Contact me at 5 o'clock on a Monday in the new year

There are many resources which explain the rules about which preposition to use for time phrases to English learners, e.g.

  • We use at with: with particular points on the clock; with particular points in the day; with particular points in the week; with special celebrations.
  • We use on: with dates; with a singular day of the week to refer to one occasion; with a plural day of the week to refer to repeated events; ...
  • ...

From the online Cambridge Dictionary

It seems to be a list of special cases. It doesn't look like there is one linguistic property that can be pointed to to classify at-times from on-times from in-times.

I am interested in how we came to use each of these prepositions for the time expressions that they are currently used for. Why do we not, for example, say "meet me at Monday"? This is interesting because looking only at present-day English, the rules about which preposition to use for which "type of time" seem arbitrary.

  • Are you asking why do these words mean what they mean?
    – user405662
    Commented Mar 6 at 7:28
  • @user405662 I'm asking, how did English arrive at using them this way? It's interesting because looking only at present-day English, the rules about which one to use for these kinds of time-phrases seem arbitrary.
    – minseong
    Commented Mar 6 at 7:53
  • It's useful to have different prepositions for different functions, because on hearing a preposition you immediately know what kind of information will follow. Languages aren't devised to be easy to learn, but grow naturally to be useful for speakers. What preposition comes to be used for what function is often arbitrary, although you can probably trace influences from Latin, Norman French, and other languages (but then you'd have to explain why Latin uses certain prepositions and cases, which is also arbitrary).
    – Stuart F
    Commented Mar 6 at 9:47
  • 1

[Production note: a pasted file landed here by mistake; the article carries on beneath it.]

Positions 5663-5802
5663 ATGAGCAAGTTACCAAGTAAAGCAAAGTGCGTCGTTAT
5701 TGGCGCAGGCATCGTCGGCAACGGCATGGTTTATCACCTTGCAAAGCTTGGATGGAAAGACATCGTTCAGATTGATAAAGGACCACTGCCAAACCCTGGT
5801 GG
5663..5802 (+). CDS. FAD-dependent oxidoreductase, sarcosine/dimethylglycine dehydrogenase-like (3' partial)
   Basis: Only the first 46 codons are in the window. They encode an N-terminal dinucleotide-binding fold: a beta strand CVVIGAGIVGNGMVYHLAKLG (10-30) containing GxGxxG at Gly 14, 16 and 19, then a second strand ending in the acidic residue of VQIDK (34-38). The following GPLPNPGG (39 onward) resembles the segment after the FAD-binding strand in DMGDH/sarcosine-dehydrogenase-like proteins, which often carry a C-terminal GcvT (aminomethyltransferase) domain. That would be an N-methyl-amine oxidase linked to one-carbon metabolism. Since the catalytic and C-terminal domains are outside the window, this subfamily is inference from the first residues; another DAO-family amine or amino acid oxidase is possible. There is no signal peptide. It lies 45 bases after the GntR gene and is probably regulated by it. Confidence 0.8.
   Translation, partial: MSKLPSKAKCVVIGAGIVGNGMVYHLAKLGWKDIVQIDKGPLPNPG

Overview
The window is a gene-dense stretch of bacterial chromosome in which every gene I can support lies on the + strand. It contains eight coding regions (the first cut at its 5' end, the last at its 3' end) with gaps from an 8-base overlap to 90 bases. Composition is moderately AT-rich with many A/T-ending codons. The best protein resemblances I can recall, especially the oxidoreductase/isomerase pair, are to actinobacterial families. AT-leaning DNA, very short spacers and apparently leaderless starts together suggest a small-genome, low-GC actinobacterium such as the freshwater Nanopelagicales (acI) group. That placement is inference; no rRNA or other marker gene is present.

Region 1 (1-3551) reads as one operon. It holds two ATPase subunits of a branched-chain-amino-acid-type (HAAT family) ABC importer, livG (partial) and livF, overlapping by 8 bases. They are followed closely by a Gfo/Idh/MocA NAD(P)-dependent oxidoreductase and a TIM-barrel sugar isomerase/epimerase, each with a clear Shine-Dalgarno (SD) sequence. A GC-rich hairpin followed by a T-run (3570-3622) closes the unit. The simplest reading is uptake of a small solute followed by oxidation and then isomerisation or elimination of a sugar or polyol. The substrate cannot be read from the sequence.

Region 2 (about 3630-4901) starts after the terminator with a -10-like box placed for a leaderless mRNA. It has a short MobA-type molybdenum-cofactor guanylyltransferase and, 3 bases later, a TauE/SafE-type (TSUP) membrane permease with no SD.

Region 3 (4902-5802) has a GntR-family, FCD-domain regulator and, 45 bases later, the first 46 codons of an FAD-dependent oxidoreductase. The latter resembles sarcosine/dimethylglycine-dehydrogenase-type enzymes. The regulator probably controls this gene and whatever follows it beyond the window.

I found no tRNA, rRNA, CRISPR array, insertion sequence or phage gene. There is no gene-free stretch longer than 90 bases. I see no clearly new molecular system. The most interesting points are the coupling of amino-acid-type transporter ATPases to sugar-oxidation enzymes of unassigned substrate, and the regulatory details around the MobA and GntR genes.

If you really wanted, you could get access to the OED and read the entries for the various prepositions to see how their use has changed historically. But in the main, it catalogues a lot of competing influences, some of which happened to win out arbitrarily.
    – Stuart F
    Commented Mar 6 at 9:48

1 Answer 1


at refers to the time as timepoint during the day or during the month or during the season or during a calendar year.

Let's meet at 3PM.

We were there at Easter.

They perform this ceremony at the new moon.

They make a special offering to their deities at planting time.

on refers to the time as occasion.

The parade is on New Year's Day.

The parade is on Easter Day.

The convention will be held on June 15th.

in refers to the time as timespan.

I expect to see them in the next week or two.

In this new electric kettle water comes to a boil in only a few minutes.

  • Why does Monday not count as a timepoint during the week and thus use at ?
    – minseong
    Commented Mar 6 at 13:08
  • Because Monday refers to a 24-hour span so at doesn't work, and if it serves as the occasion for something, we'd use on. "The crime happened in the early morning hours on Monday."
    – TimR
    Commented Mar 6 at 13:52
  • How is planting time a timepoint? Isn't Easter a day, even when we don't use the word day to refer to it?
    – jsw29
    Commented Mar 6 at 18:04
  • These are aspectual meanings and the same thing can be seen from more than one angle. Planting time can be a timepoint or moment in two different ways, when a plant or seed is actually placed in the ground, the literal moment of planting, and also when the omens or natural signs say that now is the moment for planting. A similar thing happens with solstice. It is both a day with duration and a tick on the calendar timeline. Easter is a feast on a liturgical calendar and Easter Day is the occasion of the feast.
    – TimR
    Commented Mar 6 at 19:13
  • @TimR "The crime happened on January". "New moon" and "planting time" are also timespans
    – minseong
    Commented Mar 7 at 10:16

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